Deepwater Divers' Dangerous Work On Offshore Wind Farm Construction
Three miles southeast of Block Island, R.I., the nation’s first offshore wind farm has emerged after months of hard work by dozens of contractors, including a small team of highly skilled commercial divers.
In the final construction phase of the $300-million, 30-MW project, Norway-based Fred Olsen Windcarrier’s Brave Tern and two Montco lift boats installed the five 260-ft-long turbines, bolting the last 241-ft blade into place in mid-August.
GE technicians now are commissioning the wind turbines, and the wind farm is scheduled to begin generating electricity for Block Island by November.
Eight years in development, this small-scale project represents a huge milestone for the nascent U.S. offshore wind industry, which now has nearly two dozen projects in development. Awarded by the U.S. Dept. of Interior, 11 of those projects could support 14.6 GW of capacity, according to the National Offshore Wind Strategy report, released in September by the DOI and U.S. Dept. of Energy.
Unlike a construction worker on a dry building jobsite, a diving constructor works alone underwater, with a helmet-mounted camera and a radio for communication with a topsides supervisor.
In July, after erecting a tower gantry on the cable-lay vessel Big Max, the team began laying cable. “We started laying 30 miles of 7-inch-diameter submarine cable off the Big Max,” said Clay Horschel, Specialty Diving Services (SDS) superintendent, calling the work “the most dangerous thing you’d ever do in rough seas.”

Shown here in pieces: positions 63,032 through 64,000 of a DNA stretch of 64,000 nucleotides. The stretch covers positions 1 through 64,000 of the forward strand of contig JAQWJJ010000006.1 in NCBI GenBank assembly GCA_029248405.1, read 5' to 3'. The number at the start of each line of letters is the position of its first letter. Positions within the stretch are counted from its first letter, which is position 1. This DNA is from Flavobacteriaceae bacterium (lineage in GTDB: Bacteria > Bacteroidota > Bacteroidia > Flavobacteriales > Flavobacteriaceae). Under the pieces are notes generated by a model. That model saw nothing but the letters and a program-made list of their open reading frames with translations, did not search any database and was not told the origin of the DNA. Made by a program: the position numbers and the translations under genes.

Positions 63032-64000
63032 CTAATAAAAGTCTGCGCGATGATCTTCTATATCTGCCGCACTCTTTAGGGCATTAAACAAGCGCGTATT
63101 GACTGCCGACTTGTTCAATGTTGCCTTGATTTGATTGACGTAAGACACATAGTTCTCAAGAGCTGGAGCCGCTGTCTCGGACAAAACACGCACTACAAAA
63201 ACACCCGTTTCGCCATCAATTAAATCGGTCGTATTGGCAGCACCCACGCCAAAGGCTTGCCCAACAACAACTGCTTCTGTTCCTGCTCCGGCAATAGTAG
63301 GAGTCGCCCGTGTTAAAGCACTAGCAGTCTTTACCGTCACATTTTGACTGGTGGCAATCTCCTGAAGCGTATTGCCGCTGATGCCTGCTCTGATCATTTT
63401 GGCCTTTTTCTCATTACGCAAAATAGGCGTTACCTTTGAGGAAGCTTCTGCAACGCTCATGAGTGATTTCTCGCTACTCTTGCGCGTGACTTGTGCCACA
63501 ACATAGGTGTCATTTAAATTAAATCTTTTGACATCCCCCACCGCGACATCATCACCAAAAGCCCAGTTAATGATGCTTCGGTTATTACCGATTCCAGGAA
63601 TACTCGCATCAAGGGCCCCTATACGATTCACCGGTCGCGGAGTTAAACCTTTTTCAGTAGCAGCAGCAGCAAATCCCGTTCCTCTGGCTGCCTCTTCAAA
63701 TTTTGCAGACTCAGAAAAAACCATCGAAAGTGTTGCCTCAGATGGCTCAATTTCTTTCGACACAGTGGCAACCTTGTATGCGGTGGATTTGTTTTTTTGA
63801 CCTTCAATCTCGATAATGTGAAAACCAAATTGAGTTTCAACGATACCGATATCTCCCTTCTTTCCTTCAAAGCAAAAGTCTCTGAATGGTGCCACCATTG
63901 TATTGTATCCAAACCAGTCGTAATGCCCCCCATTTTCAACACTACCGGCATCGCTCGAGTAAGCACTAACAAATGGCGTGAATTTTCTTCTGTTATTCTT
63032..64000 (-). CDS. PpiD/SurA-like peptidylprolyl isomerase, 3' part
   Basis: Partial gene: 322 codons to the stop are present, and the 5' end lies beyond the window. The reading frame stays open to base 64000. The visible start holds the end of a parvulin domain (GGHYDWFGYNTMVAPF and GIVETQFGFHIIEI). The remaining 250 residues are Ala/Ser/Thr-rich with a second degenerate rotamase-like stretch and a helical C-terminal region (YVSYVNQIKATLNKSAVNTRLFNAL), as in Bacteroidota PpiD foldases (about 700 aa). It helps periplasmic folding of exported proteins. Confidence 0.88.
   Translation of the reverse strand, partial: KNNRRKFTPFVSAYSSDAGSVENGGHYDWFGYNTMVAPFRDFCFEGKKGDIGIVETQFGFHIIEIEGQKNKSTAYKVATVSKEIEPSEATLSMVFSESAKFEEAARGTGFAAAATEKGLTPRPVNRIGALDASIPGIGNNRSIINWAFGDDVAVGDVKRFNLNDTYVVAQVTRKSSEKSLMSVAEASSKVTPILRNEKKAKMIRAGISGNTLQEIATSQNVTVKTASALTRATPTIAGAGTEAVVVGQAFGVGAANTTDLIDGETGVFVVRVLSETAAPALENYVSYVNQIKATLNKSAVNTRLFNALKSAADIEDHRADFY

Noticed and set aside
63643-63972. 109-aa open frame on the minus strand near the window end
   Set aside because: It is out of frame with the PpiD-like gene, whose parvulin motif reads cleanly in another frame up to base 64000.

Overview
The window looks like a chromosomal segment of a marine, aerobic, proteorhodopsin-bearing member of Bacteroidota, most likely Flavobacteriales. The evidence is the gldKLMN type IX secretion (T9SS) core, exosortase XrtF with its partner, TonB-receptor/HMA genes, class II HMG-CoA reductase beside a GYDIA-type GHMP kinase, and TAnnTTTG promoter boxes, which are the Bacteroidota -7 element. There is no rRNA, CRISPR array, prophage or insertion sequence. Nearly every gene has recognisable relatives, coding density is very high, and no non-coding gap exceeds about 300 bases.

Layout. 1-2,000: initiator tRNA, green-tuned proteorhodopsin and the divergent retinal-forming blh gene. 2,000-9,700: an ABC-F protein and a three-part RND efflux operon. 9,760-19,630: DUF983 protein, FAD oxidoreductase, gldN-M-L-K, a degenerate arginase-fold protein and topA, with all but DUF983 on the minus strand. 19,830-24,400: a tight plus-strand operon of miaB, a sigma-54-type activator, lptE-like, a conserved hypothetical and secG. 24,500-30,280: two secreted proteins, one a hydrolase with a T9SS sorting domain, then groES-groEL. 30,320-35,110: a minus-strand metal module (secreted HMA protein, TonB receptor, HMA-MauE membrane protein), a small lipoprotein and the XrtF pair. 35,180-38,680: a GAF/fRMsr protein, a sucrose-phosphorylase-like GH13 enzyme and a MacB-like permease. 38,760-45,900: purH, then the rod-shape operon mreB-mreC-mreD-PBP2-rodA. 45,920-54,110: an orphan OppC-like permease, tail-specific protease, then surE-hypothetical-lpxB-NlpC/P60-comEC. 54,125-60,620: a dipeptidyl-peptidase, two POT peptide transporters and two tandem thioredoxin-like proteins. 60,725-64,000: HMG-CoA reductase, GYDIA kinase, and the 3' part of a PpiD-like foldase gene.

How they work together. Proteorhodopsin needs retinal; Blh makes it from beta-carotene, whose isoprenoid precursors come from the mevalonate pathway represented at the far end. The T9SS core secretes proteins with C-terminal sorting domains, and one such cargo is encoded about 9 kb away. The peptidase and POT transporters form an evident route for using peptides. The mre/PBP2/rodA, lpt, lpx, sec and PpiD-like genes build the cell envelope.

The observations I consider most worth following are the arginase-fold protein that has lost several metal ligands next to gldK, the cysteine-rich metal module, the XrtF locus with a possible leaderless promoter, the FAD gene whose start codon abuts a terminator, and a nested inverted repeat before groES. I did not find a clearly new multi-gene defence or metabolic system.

At a depth of 125 ft, a jet sled operating 6 ft below the seabed blasted material to create trenches. There, the divers, with only about 1 ft of visibility and working in 15-minute diving rotations, conducted laying operation and maintenance, welding to change out jet nozzles.
“It was a big effort to get the welding done because the jet sled couldn’t come back up,” Horschel recalled.
Then, over seven weeks, five divers installed two hundred 8-ft by 20-ft 12,000-lb concrete mats, which protect the cable. Once the cable-laying vessel’s crane lowers the mats hooked up to a picking frame, one diver radios to say exactly where it should be positioned. After it reaches a depth 5 ft above the ocean floor, the diver sets its final location.
For the first week, the team tried to set the mats. "Some days went flat out well, but when the seas picked up, the divers couldn't see anything," Horshel said.
SDS diver Tom Dupre remembered his trepidation while trying to set the mat. It “was really bouncing around. I tried to stay on top to guide it, not wanting to get [crushed] under it.” Another SDS diver, Ryan Nulph, said he fought off five sharks that were attracted to his dive light.
After concluding that working from the Big Max was unproductive, the Deepwater team moved from the Big Max out to the 75-ft-wide by 129-ft-long Michael Eymond jack-up barge, close to the construction site where they had a more stable platform for the crane and better underwater visibility. Four divers slept in one 12-ft by 8-ft room on the barge.
“Just to lay the power cable and set the mats required over 250 dives, not including earlier inspection work on the turbine foundations and installation of the [spar] test buoy and its mooring,” Horschel says.
Despite the obstacles, work came in on budget and a few days ahead of schedule, according to Deepwater Wind, the Providence-based developer.